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Rhopalic

Pronounced /rəʊˈpælɪk/Help with pronunciation

Rhopalic describes text in which each word contains one more letter or syllable than the one preceding it. It derives from the Greek rhopalos, for a club or cudgel which, like most of its kind, is thicker towards one end than the other.

Though the English word is first recorded only at the end of the seventeenth century, the technique is almost certainly much older. It is commonly applied to poetry whose words advance each time by one syllable, or sometimes one metric foot, but it can also apply to prose. The classic example of the latter form was created by Dmitri Borgmann:

I do not know where family doctors acquired illegibly perplexing handwriting; nevertheless, extraordinary pharmaceutical intellectuality, counterbalancing indecipherability, transcendentalises intercommunications’ incomprehensibleness.

which manages the difficult feat of reaching a word of twenty letters. (David Crystal, who quotes this Language Play, remarks: “It would be ultraconscientiousness to go further”. Even overintellectualisation, perhaps.) In poetry, such wordplay has also been described as snowball verse and wedge verse.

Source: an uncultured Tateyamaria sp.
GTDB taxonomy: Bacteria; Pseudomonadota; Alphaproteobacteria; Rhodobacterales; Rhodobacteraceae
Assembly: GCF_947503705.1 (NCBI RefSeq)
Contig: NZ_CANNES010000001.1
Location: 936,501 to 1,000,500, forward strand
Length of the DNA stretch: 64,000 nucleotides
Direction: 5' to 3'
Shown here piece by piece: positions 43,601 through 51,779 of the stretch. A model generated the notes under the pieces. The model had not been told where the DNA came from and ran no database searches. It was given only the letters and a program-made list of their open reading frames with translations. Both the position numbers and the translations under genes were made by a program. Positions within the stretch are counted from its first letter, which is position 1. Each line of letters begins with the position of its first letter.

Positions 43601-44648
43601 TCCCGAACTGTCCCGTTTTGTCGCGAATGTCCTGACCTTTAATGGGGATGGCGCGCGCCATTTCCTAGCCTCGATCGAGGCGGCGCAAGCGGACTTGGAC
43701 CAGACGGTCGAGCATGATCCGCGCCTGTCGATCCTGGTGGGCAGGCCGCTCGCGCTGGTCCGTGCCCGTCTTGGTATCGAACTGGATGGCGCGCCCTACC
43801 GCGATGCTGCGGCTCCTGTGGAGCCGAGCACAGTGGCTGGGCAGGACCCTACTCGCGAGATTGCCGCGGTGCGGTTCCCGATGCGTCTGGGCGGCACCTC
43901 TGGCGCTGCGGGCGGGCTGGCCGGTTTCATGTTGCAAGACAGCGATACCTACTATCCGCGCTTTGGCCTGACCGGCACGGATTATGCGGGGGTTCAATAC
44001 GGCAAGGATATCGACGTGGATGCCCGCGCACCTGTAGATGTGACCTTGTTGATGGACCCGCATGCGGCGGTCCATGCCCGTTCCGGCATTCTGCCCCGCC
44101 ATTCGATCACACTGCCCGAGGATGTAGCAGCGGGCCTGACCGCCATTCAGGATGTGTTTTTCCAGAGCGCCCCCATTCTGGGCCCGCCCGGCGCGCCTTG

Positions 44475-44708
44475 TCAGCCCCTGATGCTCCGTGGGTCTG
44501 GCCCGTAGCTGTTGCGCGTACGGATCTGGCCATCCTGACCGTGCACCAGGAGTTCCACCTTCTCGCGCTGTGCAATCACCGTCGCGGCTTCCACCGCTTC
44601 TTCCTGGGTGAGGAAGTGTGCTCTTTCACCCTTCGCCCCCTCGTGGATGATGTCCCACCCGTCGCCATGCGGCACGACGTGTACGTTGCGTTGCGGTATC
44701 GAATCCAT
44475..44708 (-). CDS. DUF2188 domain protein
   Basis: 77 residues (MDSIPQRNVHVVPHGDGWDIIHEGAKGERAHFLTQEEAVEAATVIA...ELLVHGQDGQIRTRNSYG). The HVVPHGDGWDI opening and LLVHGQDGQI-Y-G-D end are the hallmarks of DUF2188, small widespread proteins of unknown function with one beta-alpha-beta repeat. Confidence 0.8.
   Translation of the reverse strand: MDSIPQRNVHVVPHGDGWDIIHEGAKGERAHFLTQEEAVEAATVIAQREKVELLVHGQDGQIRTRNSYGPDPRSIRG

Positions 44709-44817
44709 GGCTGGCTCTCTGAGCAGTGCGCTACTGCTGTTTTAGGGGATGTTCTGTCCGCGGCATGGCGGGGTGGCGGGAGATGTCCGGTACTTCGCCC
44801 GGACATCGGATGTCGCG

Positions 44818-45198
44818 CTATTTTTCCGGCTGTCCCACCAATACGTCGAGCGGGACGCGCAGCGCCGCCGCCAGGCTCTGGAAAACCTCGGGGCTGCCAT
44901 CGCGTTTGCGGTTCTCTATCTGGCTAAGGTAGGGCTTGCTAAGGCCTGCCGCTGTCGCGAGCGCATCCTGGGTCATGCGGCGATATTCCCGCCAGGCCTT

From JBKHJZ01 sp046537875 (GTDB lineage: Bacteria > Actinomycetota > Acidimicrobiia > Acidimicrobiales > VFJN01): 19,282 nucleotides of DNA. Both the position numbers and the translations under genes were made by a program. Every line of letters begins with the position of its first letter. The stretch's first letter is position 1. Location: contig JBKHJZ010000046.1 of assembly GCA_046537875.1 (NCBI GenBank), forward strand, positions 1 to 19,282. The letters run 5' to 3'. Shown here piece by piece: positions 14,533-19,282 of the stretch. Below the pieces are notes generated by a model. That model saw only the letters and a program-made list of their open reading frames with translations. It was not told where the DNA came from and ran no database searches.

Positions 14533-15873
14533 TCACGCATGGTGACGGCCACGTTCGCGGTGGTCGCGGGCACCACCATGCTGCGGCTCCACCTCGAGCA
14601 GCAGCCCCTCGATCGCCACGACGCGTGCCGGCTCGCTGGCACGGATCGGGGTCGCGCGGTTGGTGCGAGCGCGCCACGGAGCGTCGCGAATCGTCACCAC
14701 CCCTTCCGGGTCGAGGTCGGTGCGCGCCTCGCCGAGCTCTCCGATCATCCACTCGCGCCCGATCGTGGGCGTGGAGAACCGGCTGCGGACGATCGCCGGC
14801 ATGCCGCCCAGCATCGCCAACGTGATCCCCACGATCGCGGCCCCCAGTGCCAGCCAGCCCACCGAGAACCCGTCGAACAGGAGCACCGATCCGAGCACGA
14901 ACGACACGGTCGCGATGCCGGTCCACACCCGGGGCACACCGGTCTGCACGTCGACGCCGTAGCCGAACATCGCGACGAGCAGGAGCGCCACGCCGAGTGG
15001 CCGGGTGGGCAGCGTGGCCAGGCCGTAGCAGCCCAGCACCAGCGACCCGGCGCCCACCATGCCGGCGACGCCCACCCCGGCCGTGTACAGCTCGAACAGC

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Copyright © Michael Quinion, 1996–. All rights reserved.
Page created 19 Sep. 1998

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The English language is forever changing. New words appear; old ones fall out of use or alter their meanings. World Wide Words tries to record at least a part of this shifting wordscape by featuring new words, word histories, words in the news, and the curiosities of native English speech.

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This page URL: http://www.worldwidewords.org/weirdwords/ww-rho1.htm
Last modified: 19 September 1998.